I talked to Audrey Croes Lacle in honor of the day. Audrey has done the most, in the field of drug and alcohol rehab, on the island. She has been running Stichting Adopt an Addict, for the past twelve years.
During Shelter in Place, the Moko home, Cas Esperanza, had about 9 recovering addicts in residence, and councilor Osiris Frias continued their treatment-program unintimidated by the pandemic. Four more clients who graduated still drop in regularly for learning-sessions but are able to work on the outside, as security guards, having regained control of their lives.
About 12 of the foundation’s clients were, and still are, in the Dominican Republic, undergoing extended treatment at Hogar Crea. Audrey was happy to report that since November last year GOA’s Department of Public Health, and the Department of Social Affairs, have been active partners, helping support the treatment initiative in the DR and helping carry the associated costs.
Audrey says she filed a plan with CEDE Aruba, for the Blessed Village, a small cluster of bungalows, designed to house the double -winners, those who suffer from psychological disorders AND addiction, a save environment where they may live under gentle supervision.
At the moment, she explains, Cas Esperanza can only help active drug addicts and alcoholics, stirring them towards recovery, and clean living.
Clients suffering from addiction and psychological disorders cannot be helped due to the fact that the foundation has no medical staff. The treatment it offers is spiritual, and emotional, clients aren’t medicated, which is often required in cases of schizophrenia, anxiety-, panic- and obsessive-compulsive disorders, phobias, depression, bipolar and mood disorders, eating and personality disorders, PTSD, post-traumatic stress disorder, and other psychotic, mental challenges, which could be treated in the future by the medical staff at the ‘Blessed Village,’ on Audrey’s wish list.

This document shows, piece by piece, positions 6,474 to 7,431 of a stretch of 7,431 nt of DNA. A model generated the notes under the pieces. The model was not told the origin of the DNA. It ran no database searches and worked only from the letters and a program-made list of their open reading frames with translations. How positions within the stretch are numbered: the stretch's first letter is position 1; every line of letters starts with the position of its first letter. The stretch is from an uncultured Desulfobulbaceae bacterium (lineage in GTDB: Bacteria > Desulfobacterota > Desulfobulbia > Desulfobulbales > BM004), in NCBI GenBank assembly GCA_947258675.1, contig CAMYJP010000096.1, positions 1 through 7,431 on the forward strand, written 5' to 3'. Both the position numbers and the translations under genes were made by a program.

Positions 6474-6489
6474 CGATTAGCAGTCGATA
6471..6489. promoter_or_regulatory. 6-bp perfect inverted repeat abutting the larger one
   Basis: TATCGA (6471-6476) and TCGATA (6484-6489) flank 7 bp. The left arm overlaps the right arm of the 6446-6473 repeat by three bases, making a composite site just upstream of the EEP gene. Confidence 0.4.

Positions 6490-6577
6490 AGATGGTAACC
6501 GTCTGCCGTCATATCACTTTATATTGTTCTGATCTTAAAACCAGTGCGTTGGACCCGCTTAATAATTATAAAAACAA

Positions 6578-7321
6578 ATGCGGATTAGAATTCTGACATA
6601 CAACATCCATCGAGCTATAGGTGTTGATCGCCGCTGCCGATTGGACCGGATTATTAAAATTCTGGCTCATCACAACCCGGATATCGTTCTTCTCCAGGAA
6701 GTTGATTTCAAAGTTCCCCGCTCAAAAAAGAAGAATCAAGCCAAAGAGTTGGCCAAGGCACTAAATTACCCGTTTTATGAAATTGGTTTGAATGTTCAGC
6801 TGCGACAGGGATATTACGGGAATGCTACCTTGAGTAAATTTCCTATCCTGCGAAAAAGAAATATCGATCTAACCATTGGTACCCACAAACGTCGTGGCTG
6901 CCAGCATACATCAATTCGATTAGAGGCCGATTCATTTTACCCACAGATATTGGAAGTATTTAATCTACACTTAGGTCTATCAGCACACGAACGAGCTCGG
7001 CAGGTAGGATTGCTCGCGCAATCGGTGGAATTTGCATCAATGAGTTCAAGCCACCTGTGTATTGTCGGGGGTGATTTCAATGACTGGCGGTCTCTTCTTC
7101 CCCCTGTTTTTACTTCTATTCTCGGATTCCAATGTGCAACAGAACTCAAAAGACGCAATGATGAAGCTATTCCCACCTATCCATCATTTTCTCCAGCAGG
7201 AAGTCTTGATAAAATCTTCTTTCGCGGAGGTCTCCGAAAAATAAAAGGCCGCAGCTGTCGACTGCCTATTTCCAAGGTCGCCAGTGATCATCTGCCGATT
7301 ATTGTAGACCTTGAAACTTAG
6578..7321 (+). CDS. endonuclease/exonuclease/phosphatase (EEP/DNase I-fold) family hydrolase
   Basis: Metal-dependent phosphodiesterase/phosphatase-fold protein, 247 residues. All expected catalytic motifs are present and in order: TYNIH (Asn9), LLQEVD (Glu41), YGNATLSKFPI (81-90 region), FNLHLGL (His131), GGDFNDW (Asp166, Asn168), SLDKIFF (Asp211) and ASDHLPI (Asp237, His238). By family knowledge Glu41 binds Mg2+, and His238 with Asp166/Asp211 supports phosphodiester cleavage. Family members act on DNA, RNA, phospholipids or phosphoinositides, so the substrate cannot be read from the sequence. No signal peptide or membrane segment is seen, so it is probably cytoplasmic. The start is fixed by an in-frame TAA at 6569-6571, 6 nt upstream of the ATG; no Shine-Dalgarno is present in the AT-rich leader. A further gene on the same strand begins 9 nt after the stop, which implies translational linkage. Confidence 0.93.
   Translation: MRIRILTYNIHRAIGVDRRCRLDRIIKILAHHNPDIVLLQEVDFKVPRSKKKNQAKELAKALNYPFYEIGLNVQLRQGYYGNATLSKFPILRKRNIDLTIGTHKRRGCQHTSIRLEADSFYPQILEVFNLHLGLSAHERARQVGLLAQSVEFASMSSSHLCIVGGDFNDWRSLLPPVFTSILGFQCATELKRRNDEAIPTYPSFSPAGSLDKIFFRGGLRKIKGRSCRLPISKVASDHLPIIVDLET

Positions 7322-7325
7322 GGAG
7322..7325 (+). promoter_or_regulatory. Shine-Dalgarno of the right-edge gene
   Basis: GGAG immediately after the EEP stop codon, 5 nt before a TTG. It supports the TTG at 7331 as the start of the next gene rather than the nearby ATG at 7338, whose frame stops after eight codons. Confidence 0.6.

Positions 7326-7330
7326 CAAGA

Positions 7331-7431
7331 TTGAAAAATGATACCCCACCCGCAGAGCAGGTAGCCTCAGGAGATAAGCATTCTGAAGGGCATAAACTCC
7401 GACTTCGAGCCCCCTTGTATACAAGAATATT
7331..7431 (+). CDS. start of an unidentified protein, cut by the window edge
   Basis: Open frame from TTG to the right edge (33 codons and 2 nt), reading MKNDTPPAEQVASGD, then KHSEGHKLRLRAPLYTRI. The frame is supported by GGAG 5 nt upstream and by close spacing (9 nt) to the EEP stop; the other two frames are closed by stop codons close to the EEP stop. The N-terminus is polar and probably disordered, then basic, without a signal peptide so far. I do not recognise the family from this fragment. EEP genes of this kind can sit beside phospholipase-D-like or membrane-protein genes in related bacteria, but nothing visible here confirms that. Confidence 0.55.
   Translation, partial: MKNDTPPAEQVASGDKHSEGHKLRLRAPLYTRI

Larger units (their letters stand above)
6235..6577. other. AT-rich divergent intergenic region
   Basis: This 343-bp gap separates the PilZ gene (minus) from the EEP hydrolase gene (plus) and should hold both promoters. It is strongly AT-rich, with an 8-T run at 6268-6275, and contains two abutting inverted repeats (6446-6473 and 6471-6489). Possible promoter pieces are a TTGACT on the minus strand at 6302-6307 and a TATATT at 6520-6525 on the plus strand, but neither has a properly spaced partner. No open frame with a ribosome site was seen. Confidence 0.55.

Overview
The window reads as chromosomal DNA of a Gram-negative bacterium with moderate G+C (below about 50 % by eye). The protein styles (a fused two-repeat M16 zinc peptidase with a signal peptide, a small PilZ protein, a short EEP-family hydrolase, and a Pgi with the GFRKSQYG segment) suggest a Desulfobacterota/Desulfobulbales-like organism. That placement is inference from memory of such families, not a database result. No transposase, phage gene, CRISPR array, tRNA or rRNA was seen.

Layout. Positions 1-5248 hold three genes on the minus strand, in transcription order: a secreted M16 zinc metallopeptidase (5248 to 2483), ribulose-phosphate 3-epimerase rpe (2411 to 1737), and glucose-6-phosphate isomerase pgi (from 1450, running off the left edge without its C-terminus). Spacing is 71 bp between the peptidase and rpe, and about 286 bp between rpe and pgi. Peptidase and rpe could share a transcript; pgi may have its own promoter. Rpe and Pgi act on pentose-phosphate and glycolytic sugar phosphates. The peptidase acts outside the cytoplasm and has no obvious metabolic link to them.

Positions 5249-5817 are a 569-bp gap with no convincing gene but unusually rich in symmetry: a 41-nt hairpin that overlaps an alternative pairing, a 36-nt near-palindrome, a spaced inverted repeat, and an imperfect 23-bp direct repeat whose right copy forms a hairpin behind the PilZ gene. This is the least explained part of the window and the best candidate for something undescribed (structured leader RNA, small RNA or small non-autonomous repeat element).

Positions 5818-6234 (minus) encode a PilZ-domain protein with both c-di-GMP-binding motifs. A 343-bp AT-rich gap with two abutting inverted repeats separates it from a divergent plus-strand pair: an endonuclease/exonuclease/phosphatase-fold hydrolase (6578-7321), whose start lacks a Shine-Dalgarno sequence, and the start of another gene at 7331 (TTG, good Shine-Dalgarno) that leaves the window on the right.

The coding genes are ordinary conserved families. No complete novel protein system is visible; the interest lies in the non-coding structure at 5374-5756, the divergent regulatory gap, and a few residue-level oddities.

We live in an alcohol culture, she says, and the island casinos will be opening shortly, on the 27th, and I worry, she says, people will gamble and go hungry.
In the foreseeable future, she informs, the foundation is expecting more clients, as it will be making efforts to collect addicts off the streets prior to the tourists’ arrival making Oranjestad a safer, more orderly destination.
Former Minister Otmar Oduber awarded the foundation the home in Moko, though the deed hasn’t been passed yet, because the foundation must raise the 6% notary fees, first. I told Audrey we will all help, Awg 10 at a time, to quickly raise that amount, whatever it is, probably around Awg 12.000 – 15.000.
Foundation hotline: 594-2494
The International Day Against Drug Abuse and Illicit Trafficking is a United Nations International Day against drug abuse and the illegal drug trade. It is observed annually on 26 June, since 1989. The date June 26 is to commemorate Lin Zexu’s dismantling of the opium trade in Humen, Guangdong, ending in June 25 1839just before the First Opium War in China. The observance was instituted by General Assembly Resolution 42/112 of the 7th of December 1987.
Around 269 million people used drugs worldwide in 2018, which is 30% more than in 2009, while over 35 million people suffer from drug use disorders, according to the latest World Drug Report.
About Cas Esperanza: The home in Moko 28 is a halfway house maintained by Adopt an Addict foundation. The foundation takes drug addicted homeless people off the mainstreet to alleviate the pressure on the merchant community downtown, suffering from frequent break-ins and vandalism. Supported by friends and NGOs, Adopt an Addict forged a partnership with Hogar Crea in Santo Domingo, a rehab facility, where those lucky to been adopted, are sent for treatment, all expenses paid.
Upon their return, clean and serene, they had nowhere to go, so Audrey identified the house in Moko, and set it up as a boarding facility for men in early recovery.
The home provides 24/7 guidance by a resident counselor. Residents cook for themselves and maintain a modest, well-organized home, they garden too, growing corn, beans and papaya.
Conditions are basic, bunk beds, 4 in a room, no air-conditioning, just 2 small windowless bathrooms for more than a dozen adults, but the atmosphere is relaxed and informal, with the assurance that none of the residents will be drinking or drugging today; a huge victory over the insidious, ugly disease of alcoholism.
Government subsidy? No, except since November some collaboration to cover treatment costs. The home paid rent to FCCA, but it will be transferred to the foundation soon, when we raise the funds.
Cas Esperanza welcomes volunteers, individuals who contribute a few hours each week to help with maintenance, companionship or occasional errands.